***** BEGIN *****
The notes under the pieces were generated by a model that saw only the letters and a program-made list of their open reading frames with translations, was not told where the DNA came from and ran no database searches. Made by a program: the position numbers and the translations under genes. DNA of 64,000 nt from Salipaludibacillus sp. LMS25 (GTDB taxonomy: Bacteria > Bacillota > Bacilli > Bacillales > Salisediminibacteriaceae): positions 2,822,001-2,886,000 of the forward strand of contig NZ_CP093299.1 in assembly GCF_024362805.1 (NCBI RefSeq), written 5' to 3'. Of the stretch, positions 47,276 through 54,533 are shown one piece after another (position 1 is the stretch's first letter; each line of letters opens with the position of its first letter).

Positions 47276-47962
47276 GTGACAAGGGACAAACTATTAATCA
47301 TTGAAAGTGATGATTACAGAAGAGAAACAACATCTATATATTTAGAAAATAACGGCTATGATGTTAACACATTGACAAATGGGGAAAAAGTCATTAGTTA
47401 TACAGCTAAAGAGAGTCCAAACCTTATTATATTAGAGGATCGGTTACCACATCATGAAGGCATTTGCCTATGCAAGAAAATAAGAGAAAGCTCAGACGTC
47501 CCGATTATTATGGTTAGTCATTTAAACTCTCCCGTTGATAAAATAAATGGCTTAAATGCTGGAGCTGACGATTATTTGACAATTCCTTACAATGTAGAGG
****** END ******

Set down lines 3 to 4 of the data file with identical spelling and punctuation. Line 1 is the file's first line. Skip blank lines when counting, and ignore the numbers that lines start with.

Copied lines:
47276 GTGACAAGGGACAAACTATTAATCA
47301 TTGAAAGTGATGATTACAGAAGAGAAACAACATCTATATATTTAGAAAATAACGGCTATGATGTTAACACATTGACAAATGGGGAAAAAGTCATTAGTTA